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Richard Spencer/Chessell, Gwen/Hardb/1920694404/S003-G
University of Western Australia Press
Captain Sir Richard Spencer RN was a nineteenth century man of action. He was adventurous, resourceful, devoted to those in his care—and had, as Gwen Chessell puts it, ‘a quarterdeck manner’.
He is remembered today as the early Government Resident of the fledgling settlement in Albany on the south coast of Western Australia. Albany was a shanty town when the ship bearing Richard and Ann Spencer and their nine children, soon to be ten, anchored in Princess Royal Harbour in 1833. Their carefully selected goods—from window frames, glass and roof slates to assorted fruit trees—were carried precariously ashore. The family all but doubled the town’s population.
Richard Spencer worked diligently to administer the turbulent pioneer settlement, living peacefully with the local Aboriginal people and helping guarantee Albany’s future as a settlement and port. He established Strawberry Hill Farm and built a comfortable home there for his family.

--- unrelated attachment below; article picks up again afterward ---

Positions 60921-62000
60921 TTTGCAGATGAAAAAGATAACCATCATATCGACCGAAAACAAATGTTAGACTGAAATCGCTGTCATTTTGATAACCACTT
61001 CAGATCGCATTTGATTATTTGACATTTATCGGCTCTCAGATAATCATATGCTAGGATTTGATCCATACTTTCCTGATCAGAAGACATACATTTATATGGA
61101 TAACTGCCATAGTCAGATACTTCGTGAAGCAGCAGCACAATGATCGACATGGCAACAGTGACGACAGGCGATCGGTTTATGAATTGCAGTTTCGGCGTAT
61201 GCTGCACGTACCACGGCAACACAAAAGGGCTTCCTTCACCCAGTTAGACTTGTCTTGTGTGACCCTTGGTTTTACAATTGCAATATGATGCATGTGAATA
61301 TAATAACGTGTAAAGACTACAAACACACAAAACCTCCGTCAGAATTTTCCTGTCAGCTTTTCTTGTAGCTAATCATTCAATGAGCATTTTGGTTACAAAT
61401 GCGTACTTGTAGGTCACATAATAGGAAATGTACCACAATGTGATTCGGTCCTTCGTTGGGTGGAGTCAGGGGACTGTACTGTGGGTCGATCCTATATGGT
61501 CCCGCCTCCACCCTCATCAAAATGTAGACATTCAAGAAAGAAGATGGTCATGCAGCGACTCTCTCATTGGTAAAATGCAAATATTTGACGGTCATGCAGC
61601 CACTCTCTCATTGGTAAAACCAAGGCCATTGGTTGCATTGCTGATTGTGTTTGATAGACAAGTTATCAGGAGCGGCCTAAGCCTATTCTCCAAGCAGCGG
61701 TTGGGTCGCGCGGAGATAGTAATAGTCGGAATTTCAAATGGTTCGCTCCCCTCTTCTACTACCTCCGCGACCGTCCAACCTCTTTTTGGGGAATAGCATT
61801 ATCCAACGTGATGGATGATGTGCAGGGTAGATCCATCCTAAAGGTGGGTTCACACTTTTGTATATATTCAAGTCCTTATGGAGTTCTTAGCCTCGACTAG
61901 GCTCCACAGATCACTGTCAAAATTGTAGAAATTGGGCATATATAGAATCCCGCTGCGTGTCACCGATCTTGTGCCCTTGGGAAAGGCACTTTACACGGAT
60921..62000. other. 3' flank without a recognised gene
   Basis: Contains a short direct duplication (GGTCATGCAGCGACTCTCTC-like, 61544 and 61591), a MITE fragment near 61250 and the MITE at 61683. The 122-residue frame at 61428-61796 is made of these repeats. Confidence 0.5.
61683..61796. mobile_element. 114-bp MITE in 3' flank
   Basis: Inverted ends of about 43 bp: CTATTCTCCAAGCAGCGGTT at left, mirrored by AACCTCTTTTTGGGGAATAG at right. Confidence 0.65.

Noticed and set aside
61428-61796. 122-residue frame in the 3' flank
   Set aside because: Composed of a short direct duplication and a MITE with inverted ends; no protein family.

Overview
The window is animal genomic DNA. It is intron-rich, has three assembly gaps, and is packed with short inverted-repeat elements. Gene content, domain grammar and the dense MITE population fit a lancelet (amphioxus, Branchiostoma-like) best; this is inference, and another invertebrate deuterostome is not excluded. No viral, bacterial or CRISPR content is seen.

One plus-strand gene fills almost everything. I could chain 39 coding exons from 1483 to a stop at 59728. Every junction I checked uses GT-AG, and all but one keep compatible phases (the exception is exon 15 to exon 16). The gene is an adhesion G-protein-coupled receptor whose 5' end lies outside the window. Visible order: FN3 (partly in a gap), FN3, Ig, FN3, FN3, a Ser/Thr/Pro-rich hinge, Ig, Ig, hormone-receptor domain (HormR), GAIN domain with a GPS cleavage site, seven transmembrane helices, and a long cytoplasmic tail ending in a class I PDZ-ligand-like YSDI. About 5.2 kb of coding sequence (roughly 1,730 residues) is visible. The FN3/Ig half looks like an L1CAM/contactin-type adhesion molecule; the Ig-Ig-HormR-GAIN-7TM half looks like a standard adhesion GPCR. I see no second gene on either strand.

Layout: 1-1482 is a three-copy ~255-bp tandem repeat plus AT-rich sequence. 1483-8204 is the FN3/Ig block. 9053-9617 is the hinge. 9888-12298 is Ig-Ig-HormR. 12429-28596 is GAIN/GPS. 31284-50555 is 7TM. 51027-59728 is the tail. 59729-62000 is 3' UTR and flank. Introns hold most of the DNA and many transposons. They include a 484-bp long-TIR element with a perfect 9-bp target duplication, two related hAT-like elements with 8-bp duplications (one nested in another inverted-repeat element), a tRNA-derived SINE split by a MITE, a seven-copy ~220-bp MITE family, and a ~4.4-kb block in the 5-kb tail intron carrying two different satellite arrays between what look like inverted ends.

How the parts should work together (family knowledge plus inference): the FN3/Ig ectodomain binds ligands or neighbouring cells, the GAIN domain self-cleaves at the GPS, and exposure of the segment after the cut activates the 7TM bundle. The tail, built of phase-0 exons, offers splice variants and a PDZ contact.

All this he achieved in middle age. The story of his early life in the Royal Navy of Admiral Lord Nelson’s day is told here for the first time. Zealous, intrepid to the point of foolhardiness, and a hero to his men, Captain Spencer was a rising star during the Revolutionary and Napoleonic Wars.
Gwen Chessell has uncovered the richly varied life and career of an important figure in Australia’s early colonial history. She tells his story with authority, understanding and vivacity, whether she is describing activity aboard a fighting ship or the domesticity of the Spencer household.